Mabang Bridge has fallen down
|Photo taken a few hours after Mabang Bridge coll|
apsed into the Ribbi River
Sylvia Olayinka Blyden, onetime publisher of Awareness Times and the newly-appointed special executive assistant to President Ernest Bai Koroma, however dismissed the death count in a statement posted at Voices of Sierra Leone (VOSL):
"As soon as the news broke on national TV last night that Mabang Bridge collapsed killing 34 people, President Koroma immediately instructed me to send a team up there to the scene. The team arrived at 3 am this morning. According to their initial report, it is true that the bridge collapsed. It is however not true that 34 people died. Initial report says no one died. I am going up there myself shortly as instructed by the President. I expect to be on the scene by midday. Will update on my return."
"This bridge is the boundary between Koya chiefdom in Port Loko and Rebi chiefdom in Moyamba Districts; from the direction of Waterloo and Songo," wrote Isata Mahoi on VOSL. "It has been a trap for years. The moment a car steps on those timbers they start shaking. I was always afraid to go through that bridge in a car."
Almost a year ago, Melbourne Garber expressed similar fears in an article published in Awareness Times. Garber, who was on a trip to find a 100-year-old colonial era relic, wrote this gripping account about his experience on the Mabang bridge:
"Early the next morning, I set off to see Mabang College. After passing through my hometown of Waterloo, we take the unpaved road leading to Songo and then on to Moyamba. The driver is informed that once we get across the Ribbi River Bridge, we would arrive in the village of Mabang. We eventually arrive at the bridge and have to come to a halt. While the bridge structure itself looked old but sturdy, the driving surface left a lot to be desired and was almost enough to make one consider not going any further with the trip. However a guide was on hand to precede us across the bridge, arranging the timber planks to ensure they were directly below the wheels. This did not necessarily ease the fears of traversing it and once we were safely across."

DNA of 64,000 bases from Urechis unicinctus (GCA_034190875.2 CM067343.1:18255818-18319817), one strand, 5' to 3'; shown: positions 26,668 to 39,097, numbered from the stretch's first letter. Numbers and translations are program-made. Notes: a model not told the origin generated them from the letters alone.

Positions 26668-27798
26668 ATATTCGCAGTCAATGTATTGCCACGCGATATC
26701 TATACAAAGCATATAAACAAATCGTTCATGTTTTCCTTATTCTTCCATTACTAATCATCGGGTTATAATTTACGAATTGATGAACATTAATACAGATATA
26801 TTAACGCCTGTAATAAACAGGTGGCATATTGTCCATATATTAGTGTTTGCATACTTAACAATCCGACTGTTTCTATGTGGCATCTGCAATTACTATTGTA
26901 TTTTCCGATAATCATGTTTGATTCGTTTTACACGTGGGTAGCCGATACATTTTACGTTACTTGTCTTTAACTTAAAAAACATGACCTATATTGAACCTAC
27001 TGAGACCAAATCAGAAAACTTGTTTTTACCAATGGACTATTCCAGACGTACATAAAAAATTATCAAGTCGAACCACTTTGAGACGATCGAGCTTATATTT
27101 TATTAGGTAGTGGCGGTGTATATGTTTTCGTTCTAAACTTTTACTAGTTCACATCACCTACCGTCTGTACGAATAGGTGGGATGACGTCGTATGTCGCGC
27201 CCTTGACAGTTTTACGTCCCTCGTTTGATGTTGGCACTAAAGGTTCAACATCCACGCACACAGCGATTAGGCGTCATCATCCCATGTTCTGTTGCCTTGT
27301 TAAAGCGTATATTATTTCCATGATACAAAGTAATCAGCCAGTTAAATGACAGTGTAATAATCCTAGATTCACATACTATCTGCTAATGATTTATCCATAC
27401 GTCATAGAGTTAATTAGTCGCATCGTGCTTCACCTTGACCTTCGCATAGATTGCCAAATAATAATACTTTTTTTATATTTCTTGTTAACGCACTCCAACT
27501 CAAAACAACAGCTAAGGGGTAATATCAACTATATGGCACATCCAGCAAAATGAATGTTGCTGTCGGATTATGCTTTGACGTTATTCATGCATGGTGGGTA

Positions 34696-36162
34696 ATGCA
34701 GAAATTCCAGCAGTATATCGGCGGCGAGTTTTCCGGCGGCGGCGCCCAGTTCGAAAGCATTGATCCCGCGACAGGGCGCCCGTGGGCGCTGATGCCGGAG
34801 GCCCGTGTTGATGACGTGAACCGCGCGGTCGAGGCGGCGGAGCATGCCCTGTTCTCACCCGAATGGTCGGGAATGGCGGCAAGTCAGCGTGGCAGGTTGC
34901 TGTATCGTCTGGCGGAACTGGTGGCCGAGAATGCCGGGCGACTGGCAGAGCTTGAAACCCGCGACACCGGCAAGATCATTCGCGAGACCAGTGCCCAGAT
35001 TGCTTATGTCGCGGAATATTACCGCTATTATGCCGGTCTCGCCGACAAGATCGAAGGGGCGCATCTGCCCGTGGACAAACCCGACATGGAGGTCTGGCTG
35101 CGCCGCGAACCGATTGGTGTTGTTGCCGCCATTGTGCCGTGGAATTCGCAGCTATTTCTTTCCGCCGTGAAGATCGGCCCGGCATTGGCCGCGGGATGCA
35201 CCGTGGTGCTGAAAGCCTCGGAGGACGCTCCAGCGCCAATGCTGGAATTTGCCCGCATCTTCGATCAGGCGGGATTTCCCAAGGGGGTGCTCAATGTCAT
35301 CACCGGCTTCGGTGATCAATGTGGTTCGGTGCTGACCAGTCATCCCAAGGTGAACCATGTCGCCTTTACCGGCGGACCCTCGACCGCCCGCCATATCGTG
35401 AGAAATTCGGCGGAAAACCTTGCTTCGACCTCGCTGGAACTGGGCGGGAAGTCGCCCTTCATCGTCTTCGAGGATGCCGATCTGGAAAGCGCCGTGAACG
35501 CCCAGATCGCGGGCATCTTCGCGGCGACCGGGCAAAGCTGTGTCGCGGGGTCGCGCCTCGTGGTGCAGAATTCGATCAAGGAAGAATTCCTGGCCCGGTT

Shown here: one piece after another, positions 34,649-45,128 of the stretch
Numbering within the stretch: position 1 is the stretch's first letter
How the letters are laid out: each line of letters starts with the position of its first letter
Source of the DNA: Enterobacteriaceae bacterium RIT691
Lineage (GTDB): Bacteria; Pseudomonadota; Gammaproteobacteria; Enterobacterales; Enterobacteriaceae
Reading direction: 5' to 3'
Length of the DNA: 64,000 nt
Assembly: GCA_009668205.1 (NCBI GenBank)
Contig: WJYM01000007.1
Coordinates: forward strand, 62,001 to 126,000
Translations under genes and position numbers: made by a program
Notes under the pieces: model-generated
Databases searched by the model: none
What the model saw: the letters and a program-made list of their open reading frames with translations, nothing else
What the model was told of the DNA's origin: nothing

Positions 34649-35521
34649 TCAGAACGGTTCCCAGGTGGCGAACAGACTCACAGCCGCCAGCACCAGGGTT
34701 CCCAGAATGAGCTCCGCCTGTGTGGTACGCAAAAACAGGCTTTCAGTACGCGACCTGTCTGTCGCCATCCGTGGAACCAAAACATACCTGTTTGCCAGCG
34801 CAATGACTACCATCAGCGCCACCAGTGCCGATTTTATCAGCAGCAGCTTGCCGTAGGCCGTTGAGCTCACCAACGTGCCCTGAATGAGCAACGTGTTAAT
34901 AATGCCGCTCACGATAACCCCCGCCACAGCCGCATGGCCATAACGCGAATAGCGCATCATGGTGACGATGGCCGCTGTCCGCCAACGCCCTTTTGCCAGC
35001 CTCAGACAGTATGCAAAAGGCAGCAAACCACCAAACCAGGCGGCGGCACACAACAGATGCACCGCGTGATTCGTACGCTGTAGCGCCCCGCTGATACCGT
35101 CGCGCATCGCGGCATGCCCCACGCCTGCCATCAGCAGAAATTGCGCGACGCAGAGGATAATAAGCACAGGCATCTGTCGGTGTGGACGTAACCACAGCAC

More than a dozen January's ago, an IRIN report Mabang Bridge reopened trumpeted the news that the strategic Mabang bridge linking Freetown to the Eastern and Southern provinces had been reopened after repairs funded by international donors.
The 203-mt long and 3.5-mt wide bridge had been temporarily closed by the RUF [Revolutionary United Front] and army renegades known as the West Sides Boys. It was remodeled by the Sierra Leone Roads Authority and the UN [United Nations] Mission in Sierra Leone (UNAMSIL), with money from the European Community and the UN World Food Programme.
Tenneh Turay said on VOSL:
"I recall that the [fir]st bridge was a Railway Bridge and tragically an accident occurred on it causing fatalities in the 1960s. The British Ministry of Defence promptly despatched engineers who repaired it and it again became operational. When we stopped using the Railway, motor vehicles started to use it. So in fact it has been in use for over 50 years... I doubt if any regular inspection or maintenance was being carried on it or any other bridge for that matter. I do trust that our Chinese friends will help us to build a stronger [and] better structure this time."